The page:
You’ll find the John Yarbrough Linear Park Trail to be an unexpected surprise in Fort Myers. Although bound by busy streets in all directions, the corridor itself is green and serene. The paved trail rolls alongside the Ten Mile Canal for 6 miles and crosses over it on a few pedestrian bridges where you can stop and take in the views. Look for egrets, herons, and other birds wading through its lush vegetation, and eagles in the tall treetops. You might even get lucky and spot an alligator.
The canal was built in the 1920s to control flooding in the southern part of the city and, when the trail’s first section opened in 2005, it was named Ten Mile Linear Park after the waterway. Later, it was renamed to honor a longtime director of Lee County Parks and Recreation, the entity that owns and operates the trail. Potions of the trail can be found along both banks of the canal and those on the west side are built on the former Seaboard Air Line Railroad.
You’ll find dedicated trail parking only on the southern end of the trail, on the south side of Daniels Parkway, so you can begin there and follow the path northward. At multiple points, you’ll encounter covered picnic tables, so you’ll be able to take shelter from the hot sun or the cool rain—both likely on any given day in Florida!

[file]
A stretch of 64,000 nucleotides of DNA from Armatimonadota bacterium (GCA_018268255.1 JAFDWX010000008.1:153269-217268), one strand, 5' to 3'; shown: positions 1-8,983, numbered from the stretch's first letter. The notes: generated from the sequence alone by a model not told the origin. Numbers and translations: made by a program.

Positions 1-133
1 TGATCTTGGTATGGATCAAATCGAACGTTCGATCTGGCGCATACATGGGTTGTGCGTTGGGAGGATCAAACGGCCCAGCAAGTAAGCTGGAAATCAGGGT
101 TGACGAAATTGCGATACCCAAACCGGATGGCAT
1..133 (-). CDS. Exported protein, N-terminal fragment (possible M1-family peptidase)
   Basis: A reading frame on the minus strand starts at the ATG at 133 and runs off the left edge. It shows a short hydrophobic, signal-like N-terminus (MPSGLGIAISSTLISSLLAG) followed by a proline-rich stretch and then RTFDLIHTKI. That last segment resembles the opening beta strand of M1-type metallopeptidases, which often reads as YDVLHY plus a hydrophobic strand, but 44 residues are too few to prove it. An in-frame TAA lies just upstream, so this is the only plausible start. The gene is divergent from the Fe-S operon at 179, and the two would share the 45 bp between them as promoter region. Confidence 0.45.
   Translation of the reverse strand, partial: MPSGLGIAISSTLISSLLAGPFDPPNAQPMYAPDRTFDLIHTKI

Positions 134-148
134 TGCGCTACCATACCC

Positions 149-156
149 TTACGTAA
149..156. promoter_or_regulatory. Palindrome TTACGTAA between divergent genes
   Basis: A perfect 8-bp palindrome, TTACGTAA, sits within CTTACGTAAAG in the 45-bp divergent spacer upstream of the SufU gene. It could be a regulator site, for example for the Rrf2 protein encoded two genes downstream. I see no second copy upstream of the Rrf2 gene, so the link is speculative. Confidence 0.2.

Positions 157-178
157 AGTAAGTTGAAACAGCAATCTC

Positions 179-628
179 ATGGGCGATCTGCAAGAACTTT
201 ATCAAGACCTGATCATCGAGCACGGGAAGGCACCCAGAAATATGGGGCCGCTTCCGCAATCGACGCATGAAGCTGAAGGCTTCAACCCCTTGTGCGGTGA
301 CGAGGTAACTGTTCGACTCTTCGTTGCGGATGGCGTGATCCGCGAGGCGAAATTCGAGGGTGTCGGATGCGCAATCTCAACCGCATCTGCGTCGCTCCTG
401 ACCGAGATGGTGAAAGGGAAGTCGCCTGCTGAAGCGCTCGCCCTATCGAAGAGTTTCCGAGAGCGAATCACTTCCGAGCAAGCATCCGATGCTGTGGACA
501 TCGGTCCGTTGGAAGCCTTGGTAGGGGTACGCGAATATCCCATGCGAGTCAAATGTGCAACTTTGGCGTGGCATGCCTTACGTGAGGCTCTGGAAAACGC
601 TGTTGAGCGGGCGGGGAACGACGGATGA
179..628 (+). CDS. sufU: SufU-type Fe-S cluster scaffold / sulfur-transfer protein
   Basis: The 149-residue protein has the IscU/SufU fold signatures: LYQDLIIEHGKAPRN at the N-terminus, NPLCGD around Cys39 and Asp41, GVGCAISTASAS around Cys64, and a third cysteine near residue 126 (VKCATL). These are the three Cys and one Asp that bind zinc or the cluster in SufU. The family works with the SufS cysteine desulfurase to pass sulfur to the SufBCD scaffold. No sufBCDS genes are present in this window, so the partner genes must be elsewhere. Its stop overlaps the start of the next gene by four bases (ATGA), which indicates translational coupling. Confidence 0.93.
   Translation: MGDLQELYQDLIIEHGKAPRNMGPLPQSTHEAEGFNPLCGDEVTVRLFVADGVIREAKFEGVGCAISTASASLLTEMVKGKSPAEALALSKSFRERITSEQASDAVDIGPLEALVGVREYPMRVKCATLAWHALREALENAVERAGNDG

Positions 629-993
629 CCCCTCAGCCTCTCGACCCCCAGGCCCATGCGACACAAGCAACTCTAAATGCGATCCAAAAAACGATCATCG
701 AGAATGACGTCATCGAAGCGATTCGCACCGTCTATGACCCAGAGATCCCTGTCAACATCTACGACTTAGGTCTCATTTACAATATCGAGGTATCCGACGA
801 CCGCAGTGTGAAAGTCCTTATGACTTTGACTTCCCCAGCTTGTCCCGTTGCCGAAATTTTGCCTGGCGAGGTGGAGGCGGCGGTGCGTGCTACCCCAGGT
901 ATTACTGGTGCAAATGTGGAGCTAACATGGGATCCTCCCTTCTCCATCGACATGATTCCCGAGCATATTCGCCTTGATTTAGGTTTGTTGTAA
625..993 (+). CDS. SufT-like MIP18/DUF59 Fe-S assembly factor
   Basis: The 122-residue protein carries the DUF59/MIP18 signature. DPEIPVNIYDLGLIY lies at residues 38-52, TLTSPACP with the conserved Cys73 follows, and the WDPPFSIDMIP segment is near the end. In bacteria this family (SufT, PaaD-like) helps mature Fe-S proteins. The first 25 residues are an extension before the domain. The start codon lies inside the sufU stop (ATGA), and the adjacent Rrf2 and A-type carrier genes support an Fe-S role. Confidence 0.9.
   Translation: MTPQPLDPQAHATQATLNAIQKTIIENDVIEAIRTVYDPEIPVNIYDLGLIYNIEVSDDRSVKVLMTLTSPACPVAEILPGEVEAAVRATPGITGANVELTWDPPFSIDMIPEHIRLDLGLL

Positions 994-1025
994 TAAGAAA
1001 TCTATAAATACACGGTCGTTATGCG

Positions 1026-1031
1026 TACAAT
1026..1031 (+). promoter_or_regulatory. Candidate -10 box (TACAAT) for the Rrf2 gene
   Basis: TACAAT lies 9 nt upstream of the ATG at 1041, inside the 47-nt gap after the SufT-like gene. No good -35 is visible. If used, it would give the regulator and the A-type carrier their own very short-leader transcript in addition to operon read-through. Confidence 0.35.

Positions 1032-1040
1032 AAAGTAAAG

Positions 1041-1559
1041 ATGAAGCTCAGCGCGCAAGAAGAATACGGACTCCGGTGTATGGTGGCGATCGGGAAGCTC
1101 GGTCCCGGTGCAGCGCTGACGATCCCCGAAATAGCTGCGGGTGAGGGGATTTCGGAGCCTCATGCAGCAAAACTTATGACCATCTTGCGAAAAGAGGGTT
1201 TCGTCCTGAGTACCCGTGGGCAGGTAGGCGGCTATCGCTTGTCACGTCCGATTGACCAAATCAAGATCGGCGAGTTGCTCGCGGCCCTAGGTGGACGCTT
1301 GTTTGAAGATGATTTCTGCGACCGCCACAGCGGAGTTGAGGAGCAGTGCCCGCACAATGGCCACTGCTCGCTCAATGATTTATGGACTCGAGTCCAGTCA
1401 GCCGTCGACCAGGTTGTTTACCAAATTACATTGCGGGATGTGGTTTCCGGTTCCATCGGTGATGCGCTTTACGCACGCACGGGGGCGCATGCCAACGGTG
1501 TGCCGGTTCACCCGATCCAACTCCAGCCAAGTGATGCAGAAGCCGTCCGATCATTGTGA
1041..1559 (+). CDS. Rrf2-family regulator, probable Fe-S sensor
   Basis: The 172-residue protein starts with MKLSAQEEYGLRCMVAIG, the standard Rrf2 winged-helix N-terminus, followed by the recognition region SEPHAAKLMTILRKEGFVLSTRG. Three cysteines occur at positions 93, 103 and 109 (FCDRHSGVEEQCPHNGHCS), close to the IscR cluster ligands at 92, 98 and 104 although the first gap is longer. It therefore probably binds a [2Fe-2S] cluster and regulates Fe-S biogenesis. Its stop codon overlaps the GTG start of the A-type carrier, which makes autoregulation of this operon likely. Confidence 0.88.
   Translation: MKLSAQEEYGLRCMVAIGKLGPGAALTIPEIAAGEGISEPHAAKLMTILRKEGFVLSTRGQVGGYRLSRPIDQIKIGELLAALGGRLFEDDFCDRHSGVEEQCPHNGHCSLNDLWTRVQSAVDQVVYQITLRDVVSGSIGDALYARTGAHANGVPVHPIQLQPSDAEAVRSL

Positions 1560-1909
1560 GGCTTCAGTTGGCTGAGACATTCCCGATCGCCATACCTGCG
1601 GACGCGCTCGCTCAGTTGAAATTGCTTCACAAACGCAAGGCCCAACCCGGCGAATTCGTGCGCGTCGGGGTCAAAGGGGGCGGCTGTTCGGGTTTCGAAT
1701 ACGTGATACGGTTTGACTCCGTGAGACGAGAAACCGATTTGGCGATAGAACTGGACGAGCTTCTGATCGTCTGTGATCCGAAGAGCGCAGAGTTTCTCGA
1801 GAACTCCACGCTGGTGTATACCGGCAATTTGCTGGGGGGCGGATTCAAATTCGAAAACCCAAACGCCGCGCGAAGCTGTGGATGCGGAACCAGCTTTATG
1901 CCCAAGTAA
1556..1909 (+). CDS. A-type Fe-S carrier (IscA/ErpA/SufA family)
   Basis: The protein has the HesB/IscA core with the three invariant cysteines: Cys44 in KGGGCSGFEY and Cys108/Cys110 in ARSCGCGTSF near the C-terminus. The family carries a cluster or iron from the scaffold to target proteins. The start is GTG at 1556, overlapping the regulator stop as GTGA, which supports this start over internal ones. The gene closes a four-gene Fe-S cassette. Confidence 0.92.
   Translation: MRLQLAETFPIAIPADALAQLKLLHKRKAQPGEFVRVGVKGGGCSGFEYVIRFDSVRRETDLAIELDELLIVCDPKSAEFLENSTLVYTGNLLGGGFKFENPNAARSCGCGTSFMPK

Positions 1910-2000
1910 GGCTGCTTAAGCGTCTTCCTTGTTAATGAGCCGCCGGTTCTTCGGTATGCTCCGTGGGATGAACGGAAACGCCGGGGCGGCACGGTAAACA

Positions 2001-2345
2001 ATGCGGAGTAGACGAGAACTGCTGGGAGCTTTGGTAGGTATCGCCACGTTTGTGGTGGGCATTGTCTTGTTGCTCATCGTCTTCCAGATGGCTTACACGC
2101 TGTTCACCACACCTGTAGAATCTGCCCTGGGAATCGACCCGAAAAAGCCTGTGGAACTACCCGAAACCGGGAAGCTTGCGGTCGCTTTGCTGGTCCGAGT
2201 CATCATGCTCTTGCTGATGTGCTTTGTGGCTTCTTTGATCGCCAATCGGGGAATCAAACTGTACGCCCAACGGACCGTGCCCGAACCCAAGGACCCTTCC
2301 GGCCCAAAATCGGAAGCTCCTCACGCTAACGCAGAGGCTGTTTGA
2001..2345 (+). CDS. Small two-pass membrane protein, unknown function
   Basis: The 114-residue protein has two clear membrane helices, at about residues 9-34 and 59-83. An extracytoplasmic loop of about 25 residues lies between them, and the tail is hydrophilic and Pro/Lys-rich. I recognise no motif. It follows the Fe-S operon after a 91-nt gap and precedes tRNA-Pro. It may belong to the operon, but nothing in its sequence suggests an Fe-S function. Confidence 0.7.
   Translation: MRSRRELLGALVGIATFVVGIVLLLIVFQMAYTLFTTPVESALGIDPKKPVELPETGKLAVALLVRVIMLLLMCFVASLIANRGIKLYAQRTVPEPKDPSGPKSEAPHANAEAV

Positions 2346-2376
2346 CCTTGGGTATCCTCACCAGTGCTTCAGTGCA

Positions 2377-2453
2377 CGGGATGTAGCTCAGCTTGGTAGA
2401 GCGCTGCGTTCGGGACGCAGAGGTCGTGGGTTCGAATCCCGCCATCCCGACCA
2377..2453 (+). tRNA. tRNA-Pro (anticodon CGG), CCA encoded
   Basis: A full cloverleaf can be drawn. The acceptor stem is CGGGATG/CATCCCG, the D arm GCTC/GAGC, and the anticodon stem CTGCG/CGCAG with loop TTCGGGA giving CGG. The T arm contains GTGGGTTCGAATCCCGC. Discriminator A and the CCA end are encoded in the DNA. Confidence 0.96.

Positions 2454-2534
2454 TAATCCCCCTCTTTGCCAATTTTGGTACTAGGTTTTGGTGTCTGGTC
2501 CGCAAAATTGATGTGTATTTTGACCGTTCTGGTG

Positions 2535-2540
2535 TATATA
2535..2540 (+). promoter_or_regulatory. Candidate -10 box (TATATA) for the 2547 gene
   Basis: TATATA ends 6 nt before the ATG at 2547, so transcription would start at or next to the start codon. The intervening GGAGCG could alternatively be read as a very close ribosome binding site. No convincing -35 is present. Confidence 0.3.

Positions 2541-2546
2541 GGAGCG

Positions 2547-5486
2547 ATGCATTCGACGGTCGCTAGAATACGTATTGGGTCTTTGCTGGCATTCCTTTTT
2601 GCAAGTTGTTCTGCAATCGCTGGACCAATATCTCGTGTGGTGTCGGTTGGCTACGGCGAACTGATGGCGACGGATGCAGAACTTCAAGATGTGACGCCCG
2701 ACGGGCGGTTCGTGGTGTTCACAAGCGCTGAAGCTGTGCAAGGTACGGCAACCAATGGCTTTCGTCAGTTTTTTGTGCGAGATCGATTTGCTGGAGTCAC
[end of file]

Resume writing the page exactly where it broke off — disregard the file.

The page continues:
The northern end of the trail opens up and, over a median of brush, you’ll be able to see the train cars of the Seminole Gulf Railway, which the trail parallels. The rail line serves freight, but also murder mystery dinner trains several nights a week. The trail ends at Colonial Boulevard and just on the other side of the roadway is Colonial Station, where the trains depart from. If you’re in need of refreshment at the end of your journey, there are also a few chain restaurants nearby that you could access via the narrow paved pathways heading both east and west along the boulevard.
From US 41 southbound from downtown Fort Myers, turn left onto Daniels Parkway. Travel 1.1 miles east on the parkway and look for the small trail parking lot on the south side of Daniels Parkway, just before the railroad crossing. You’ll know you’re getting close to the parking area when you see the canal on your right and a small pedestrian bridge over it.